Join Laura Wilkinson for an intensive workshop on how to refine and shape your manuscript into memorable fiction. Learn how to hook the reader and keep them reading; how to ensure your manuscript is structurally sound, and how to give the book a last spit and polish. Leave equipped with the tools and techniques to make your story sing. Liverpool born, Laura is a taff at heart — she grew up a few miles from the Library.

She has published six novels for adults two under a pseudonym and numerous short stories, some of which have made the short lists of international competitions.

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The Family Line is a family drama set in the near future, looking at identity and parenting. Her latest is Skin Deep. She lives in Brighton with her husband and sons. I raced through it' - Jo Bloom 'A truly compelling, page-turning and evocative novel The story hooked me, the questions it raised about beauty and art gripped me, and the characters will stay with me for a long, long time. Highly recommended! As recently as , the Church of England seemed an essential part of Englishness.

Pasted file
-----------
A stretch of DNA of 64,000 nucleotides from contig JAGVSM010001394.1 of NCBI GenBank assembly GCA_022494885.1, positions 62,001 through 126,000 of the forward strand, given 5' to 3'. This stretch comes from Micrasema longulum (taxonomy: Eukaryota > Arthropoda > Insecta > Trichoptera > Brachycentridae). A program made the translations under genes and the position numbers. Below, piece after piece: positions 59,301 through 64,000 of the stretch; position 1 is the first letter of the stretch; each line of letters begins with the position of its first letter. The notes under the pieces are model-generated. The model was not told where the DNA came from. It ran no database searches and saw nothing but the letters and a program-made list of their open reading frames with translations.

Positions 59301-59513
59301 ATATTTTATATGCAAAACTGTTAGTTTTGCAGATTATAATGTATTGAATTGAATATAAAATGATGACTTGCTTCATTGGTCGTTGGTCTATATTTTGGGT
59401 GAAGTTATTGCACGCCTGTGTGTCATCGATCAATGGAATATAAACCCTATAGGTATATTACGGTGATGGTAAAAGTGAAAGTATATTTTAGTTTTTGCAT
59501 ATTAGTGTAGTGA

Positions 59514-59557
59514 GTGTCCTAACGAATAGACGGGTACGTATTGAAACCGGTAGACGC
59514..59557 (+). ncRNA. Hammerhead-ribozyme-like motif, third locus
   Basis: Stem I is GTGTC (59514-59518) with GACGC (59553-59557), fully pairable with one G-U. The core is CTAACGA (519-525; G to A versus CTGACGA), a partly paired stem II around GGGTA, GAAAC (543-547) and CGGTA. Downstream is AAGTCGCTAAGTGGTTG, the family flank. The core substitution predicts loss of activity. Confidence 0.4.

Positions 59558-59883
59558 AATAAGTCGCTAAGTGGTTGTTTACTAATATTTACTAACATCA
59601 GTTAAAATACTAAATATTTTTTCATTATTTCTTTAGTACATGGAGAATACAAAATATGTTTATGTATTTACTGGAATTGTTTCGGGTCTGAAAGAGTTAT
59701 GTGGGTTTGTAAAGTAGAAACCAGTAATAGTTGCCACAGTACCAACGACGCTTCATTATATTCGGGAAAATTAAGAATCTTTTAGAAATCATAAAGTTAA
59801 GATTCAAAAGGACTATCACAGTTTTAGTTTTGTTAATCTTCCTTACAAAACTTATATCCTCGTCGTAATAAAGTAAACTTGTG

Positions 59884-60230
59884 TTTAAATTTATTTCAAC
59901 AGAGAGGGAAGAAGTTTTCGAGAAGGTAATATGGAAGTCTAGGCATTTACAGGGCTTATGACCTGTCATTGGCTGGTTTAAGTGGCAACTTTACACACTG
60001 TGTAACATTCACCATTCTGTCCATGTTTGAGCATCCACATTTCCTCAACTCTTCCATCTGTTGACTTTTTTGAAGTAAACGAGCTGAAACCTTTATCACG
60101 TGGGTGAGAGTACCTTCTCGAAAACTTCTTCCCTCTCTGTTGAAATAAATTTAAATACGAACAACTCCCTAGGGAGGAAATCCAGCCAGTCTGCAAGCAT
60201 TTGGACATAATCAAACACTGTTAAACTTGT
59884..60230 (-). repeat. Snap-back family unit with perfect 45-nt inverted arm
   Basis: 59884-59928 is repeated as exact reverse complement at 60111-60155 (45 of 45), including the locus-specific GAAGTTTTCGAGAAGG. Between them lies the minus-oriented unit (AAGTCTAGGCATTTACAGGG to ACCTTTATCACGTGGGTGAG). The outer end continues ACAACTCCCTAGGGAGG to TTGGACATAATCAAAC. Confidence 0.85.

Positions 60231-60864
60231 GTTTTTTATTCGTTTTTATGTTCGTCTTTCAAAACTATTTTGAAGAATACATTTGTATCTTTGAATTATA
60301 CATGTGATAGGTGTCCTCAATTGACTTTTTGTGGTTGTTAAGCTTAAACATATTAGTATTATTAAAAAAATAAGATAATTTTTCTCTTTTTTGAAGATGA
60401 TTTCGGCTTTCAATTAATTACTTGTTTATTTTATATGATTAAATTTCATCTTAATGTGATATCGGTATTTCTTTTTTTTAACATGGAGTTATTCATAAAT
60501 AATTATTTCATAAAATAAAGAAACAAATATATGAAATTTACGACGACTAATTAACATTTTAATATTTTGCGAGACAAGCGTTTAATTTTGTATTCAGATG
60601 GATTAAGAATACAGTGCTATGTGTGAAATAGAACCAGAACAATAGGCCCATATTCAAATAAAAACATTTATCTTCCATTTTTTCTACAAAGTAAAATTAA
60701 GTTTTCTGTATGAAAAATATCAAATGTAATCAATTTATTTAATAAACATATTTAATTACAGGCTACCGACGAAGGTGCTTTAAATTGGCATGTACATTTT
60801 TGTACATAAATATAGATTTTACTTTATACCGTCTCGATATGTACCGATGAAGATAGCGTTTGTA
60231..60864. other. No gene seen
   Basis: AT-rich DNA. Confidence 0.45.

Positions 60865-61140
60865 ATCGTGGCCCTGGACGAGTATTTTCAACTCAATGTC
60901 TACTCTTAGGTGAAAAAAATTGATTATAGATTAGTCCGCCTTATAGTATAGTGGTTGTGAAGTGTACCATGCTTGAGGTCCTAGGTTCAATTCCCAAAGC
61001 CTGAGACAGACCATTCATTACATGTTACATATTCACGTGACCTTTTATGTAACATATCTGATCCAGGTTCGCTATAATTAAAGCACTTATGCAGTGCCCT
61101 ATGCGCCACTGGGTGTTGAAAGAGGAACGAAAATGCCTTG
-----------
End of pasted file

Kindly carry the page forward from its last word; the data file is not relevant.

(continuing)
Epitaphs of the Great War

The following decades have seen the loss of more than half of its members and much of its influence. How did it happen? Is there any way back? Find some of the answers here. Linda Woodhead read Theology at Cambridge University before joining the staff of an Anglican training college. Astonished by what she saw, she retrained as a sociologist of religion to understand what was happening to the churches.

That night I continued raving for a considerable length of time. In other days, and in a similar state of things, the ravings might have passed for inspiration; and I might have been a prophet, or something more than a prophet—the founder of a new sect. When I was promoted to the companionship of boys of a higher age, and about to leave the school for the university, the enfantillage evaporated. I became sole occupant of a large unfurnished bedroom—a fit place for the visitation of nocturnal visiters; and then and there it was that the devil and his imp appeared to me. Two or three instances of early aberrations I distinctly remember.